Politicos get nastier over Coke deal
By Allison Buchan-Terrell
The Society of Graduate Students issued a press release Monday
stating a Canadian Federation of Students representative was
responsible for an anonymous e-mail protesting against the
SOGS-owned Grad Club’s exclusivity deal with Coca-Cola.
The press release connected the e-mail with Rick Telfer, CFS
Ontario National Executive Representative, and alleged it was
sent to SOGS members and councillors under the e-mail address
“The address was a SOGS address, which seems to imply
it was a notice from the society,” said Daryl White,
president of SOGS.
“I don’t think we want to divert the issue — it’s
not the information that troubles us, it’s the method,” he
said, adding he received an e-mail from a concerned member
regarding Telfer’s message.
Telfer said the e-mail was sent by himself personally as a
former SOGS executive and concerned Western alumni, and not
an instruction from CFS.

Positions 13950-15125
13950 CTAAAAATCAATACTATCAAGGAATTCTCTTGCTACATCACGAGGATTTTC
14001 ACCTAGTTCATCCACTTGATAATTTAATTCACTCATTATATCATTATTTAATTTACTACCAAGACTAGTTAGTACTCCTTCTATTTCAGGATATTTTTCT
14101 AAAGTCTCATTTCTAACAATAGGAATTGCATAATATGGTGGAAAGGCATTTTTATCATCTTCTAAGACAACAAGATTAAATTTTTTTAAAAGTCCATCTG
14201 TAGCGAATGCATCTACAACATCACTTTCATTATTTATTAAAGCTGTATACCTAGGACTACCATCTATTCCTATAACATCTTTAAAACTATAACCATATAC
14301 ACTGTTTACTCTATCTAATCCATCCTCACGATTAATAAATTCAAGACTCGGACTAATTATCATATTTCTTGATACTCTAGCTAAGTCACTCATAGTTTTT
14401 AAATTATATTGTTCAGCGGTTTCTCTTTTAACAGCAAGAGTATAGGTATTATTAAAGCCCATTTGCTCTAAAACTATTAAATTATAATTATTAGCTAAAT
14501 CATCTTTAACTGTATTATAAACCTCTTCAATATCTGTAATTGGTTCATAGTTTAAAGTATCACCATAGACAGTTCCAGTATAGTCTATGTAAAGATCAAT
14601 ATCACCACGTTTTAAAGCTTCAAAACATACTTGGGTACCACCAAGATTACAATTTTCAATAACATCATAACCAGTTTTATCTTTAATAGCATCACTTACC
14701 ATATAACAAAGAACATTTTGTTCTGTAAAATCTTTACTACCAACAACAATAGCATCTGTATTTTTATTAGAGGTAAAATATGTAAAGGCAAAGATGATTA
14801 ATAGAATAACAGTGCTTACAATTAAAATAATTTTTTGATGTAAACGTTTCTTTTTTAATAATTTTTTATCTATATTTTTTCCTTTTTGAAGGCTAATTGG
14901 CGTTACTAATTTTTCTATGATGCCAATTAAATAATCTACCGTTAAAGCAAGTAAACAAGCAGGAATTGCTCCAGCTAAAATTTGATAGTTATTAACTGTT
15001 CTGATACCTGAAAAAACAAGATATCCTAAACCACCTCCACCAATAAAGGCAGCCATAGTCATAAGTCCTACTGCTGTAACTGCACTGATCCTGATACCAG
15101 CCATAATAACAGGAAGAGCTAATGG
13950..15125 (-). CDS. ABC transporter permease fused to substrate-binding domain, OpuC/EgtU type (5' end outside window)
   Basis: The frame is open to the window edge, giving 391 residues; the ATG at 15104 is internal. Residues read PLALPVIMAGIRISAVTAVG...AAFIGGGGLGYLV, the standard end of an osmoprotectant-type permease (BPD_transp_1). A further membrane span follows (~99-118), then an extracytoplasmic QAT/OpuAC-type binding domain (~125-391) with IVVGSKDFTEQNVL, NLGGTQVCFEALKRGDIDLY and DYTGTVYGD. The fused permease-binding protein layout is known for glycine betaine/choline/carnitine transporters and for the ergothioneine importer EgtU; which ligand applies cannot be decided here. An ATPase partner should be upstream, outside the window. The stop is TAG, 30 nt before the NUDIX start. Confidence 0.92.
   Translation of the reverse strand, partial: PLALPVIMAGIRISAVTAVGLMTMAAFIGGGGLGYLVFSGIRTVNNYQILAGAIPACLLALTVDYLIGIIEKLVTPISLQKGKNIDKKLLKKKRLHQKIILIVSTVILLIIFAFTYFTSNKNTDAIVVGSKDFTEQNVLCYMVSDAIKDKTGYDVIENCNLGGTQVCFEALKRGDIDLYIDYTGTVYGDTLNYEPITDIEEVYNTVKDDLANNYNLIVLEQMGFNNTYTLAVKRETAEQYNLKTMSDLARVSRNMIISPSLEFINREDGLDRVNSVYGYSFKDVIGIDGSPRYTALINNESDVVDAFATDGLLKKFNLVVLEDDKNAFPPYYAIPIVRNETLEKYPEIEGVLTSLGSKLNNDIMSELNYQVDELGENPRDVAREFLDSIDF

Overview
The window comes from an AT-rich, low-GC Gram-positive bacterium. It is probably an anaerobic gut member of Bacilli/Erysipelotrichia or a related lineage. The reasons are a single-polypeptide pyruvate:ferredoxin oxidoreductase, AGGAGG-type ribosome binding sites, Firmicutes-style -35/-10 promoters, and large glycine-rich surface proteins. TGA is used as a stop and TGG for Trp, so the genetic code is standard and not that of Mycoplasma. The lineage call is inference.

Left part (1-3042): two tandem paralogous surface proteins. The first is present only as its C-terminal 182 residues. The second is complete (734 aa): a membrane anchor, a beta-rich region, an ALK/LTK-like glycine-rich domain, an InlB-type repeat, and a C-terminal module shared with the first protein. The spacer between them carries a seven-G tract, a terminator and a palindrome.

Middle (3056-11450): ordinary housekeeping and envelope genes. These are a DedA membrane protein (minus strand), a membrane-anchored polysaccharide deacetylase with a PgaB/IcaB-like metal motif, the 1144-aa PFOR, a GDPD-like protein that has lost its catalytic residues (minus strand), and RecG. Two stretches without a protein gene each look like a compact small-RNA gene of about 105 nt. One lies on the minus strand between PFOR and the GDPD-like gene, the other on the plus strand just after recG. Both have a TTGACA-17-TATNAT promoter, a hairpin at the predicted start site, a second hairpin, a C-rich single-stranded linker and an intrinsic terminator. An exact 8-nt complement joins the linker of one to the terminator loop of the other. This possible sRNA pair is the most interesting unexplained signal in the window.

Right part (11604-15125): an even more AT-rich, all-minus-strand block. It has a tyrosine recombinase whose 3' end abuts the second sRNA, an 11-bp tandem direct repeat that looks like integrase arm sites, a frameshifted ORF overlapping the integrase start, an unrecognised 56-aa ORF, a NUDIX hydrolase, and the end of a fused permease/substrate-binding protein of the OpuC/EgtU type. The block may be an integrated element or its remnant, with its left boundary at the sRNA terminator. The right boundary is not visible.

Telfer explained he sent the e-mail because the Coca-Cola
deal is about making a decision in a democratic organization
that effects members for five years.
“There is something bigger here — I was a whistle-blower,” Telfer
said, noting that as a former SOGS VP-Finance, friends and
members from SOGS contacted him with their concerns.
Telfer’s concerns regarded Coca-Cola’s record
as a company with regards to human rights and the environment.
“Why is Daryl White making an issue of how it was raised,
and not about the issue itself — the issue is Coke’s
track record with human rights,” he said.
White said they are not trying to divert attention from the
issue, stating SOGS sees it as a separate issue.
“No one believes it was [CFS] action,” White said,
adding there has to be respect for local affairs, and Telfer’s
complaint did not go through the proper channels.
“I believe Rick had a conversation with Daryl to say
he was acting on his own — taking an interest in SOGS,” said
Cynthia Leighton, a second-year theory and criticism PhD student. “Because
the motion was going to be passed and signing was imminent — there
was an urgency and a need to reach as many people as possible.”
“I think it is important to stay focused on the issue
at hand — this clouds the issue at heart,” said
Chris Stroud, a second-year social justice and peace studies
“I don’t understand what the concern is — I
am constantly getting e-mails from the registrar and alumni
news, [so] to have such a fury over this speaks a move to feelings
over the issue,” Leighton said.